RoboDK provides some utilities to calibrate reference frames and tool frames. These tools can be accessed from Utilities➔Calibrate Reference frame and Utilities➔Calibrate Tool frame respectively.
To calibrate a reference frame or a tool frame (also known as User frame and TCP respectively) we need some robot configurations touching 3 or more points, these robot configurations can either be joint values or Cartesian coordinates (with orientation data in some cases). It is recommended to use the joint values instead of the Cartesian coordinates as it is easier to check the real robot configuration in RoboDK (by copy-pasting the robot joints to the RoboDK main screen).
Select Utilities➔Calibrate tool to calibrate the TCP using RoboDK. We can use as many points as desired, using different orientations. More points and larger orientation changes is better as we will get a better estimate of the TCP as well as a good estimate of the TCP error.
The following two options are available to calibrate a TCP:
oBy touching one stationary point with the TCP with different orientations.
oBy touching a plane with the TCP (like a touch probe).
It is recommended to calibrate by touching a plane reference if we have to calibrate a touch probe or a spindle. This method is more stable against user errors.
If the TCP is spherical, the center of the sphere is calculated as the new TCP (it is not necessary to provide the sphere diameter).
The following steps must be followed to calibrate the TCP with a plane (as seen in the picture):
1.Select the tool that needs to be calibrated.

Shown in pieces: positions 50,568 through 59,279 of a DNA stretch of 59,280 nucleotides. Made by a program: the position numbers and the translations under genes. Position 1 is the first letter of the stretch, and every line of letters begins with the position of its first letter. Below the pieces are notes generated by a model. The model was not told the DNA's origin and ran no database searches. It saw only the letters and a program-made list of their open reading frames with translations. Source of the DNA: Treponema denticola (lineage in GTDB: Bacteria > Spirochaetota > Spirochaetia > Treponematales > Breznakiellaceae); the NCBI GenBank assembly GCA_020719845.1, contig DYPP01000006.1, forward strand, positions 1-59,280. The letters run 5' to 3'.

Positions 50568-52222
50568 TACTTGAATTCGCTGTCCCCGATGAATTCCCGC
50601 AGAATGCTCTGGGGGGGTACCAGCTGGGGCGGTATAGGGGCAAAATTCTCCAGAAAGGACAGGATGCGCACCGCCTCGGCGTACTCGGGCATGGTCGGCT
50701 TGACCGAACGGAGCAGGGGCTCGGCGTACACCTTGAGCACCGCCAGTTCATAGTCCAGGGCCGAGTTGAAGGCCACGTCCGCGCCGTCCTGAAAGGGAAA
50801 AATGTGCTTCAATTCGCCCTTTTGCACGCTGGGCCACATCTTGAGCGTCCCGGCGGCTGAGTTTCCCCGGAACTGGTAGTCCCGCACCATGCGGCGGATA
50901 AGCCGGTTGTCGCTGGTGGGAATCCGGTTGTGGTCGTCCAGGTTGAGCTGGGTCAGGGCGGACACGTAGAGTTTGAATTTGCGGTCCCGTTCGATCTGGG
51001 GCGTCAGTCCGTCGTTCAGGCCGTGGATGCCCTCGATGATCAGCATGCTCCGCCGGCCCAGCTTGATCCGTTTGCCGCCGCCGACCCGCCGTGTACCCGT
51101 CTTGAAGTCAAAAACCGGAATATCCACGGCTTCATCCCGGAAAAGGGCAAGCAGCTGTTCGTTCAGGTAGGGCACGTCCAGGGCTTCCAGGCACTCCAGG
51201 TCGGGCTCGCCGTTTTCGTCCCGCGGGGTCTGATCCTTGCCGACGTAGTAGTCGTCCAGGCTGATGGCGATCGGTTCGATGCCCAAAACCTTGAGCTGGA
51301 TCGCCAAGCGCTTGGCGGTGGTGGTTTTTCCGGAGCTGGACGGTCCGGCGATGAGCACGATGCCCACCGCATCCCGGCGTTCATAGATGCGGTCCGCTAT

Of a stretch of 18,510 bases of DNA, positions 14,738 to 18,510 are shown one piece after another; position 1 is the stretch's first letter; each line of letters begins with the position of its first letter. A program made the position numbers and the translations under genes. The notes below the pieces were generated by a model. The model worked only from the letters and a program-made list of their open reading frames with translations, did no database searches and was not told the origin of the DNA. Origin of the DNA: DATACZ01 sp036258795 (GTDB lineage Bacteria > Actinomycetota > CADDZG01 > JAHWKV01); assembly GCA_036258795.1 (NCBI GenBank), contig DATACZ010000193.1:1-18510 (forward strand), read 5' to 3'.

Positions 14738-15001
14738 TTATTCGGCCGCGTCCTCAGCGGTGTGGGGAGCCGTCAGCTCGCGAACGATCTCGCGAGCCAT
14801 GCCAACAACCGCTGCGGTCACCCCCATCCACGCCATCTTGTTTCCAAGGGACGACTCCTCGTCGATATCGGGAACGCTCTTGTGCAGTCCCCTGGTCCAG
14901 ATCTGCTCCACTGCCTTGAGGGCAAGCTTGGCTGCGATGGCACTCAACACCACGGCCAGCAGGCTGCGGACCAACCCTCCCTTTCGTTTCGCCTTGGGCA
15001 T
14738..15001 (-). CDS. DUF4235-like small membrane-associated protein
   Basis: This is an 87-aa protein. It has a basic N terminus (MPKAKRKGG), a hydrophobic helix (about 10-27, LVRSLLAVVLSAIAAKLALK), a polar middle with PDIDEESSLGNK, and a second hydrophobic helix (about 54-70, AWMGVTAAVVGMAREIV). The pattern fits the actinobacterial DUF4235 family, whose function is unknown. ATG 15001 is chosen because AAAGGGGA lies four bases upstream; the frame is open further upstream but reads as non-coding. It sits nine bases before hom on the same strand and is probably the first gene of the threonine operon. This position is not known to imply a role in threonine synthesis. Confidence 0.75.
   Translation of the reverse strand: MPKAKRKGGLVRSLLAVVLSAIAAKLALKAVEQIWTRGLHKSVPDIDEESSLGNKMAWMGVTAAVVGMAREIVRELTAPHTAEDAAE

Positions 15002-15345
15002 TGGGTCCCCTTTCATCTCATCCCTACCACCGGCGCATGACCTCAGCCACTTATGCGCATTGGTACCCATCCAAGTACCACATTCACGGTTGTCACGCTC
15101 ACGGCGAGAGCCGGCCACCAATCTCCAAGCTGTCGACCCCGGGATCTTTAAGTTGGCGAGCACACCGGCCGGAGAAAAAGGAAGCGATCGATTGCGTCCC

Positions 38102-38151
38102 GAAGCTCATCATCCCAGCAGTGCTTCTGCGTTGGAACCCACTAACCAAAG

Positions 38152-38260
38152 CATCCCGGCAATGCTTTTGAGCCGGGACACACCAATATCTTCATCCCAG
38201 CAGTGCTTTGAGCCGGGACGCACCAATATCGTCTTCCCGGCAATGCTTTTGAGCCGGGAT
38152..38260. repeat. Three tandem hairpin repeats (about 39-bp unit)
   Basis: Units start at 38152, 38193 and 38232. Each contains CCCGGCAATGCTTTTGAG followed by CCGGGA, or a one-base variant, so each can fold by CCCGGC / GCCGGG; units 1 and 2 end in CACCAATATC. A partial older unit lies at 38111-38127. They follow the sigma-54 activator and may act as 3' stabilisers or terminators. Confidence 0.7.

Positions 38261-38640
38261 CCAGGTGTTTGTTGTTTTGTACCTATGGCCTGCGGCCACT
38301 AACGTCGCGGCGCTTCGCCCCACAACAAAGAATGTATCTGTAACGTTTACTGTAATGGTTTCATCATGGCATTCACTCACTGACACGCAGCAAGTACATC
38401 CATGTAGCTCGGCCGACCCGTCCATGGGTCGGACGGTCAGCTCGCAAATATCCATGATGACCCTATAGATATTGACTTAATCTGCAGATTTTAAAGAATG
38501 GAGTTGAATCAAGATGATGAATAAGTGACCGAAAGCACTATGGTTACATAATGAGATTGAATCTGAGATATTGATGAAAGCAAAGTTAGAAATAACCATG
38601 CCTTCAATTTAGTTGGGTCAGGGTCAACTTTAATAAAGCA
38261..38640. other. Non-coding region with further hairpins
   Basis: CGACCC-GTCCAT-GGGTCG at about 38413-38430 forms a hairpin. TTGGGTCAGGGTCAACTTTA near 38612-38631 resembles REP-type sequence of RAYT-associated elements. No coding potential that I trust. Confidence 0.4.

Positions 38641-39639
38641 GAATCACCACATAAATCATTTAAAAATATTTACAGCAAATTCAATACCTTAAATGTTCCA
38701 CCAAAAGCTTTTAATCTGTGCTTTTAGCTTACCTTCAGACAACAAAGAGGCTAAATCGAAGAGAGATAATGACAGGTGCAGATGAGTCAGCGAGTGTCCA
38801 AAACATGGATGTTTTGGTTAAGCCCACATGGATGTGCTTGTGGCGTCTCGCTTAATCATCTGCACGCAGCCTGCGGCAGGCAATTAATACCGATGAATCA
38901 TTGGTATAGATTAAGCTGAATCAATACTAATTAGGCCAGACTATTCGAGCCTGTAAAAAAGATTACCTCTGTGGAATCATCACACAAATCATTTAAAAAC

2.Select the calibration method➔”Calib XYZ by plane”.
3.Select calibrate using “joints”.
4.Select the robot that is being used.
5.Select the number of configurations that we will use for TCP calibration (it is recommended to take 8 configurations or more).
6.Select an estimate of the reference plane. If the reference plane is not parallel to the robot XY plane (from the robot reference) we must add an estimate of this reference plane within ±20 degrees. The position of this plane is not important, only the orientation.
7.We can start filling the table of joint values. We can fill it manually or by doing copy/paste with the buttons (as shown in the image). We can also use the button “Get Jx” to get the current joint values from the robot in the simulator. If we are getting the joints from a real robot connected to the robot we must first select “Get current joints” from the robot connection menu (see image attached or the appendix for more information about connecting a robot with RoboDK). It is strongly recommended to keep a separate copy of the joints used for calibration (such as a text file, for example).
8.Once the table is filled we will see the new TCP values (X,Y,Z) as the “Calibrated TCP”, towards the end of the window. We can select “Update” and the new TCP will be updated in the RoboDK station. The orientation of the probe cannot be found using this method.
9.We can select “Show errors” and we will see the error of every configuration with respect to the calculated TCP (which is the average of all the configurations). We can delete one configuration if it has a larger error than the others.
10.We must manually update the values in the real robot controller (X,Y,Z only). If this TCP will be used in a program generated by RoboDK, it is not necessary to update the values in the robot controller.
Select Utilities➔Calibrate reference to calibrate a reference frame. It is possible to set a reference frame using different methods. In the example of the figure, a reference frame is defined by three points: point 1 and 2 define the X axis direction and point 3 defines the positive Y axis.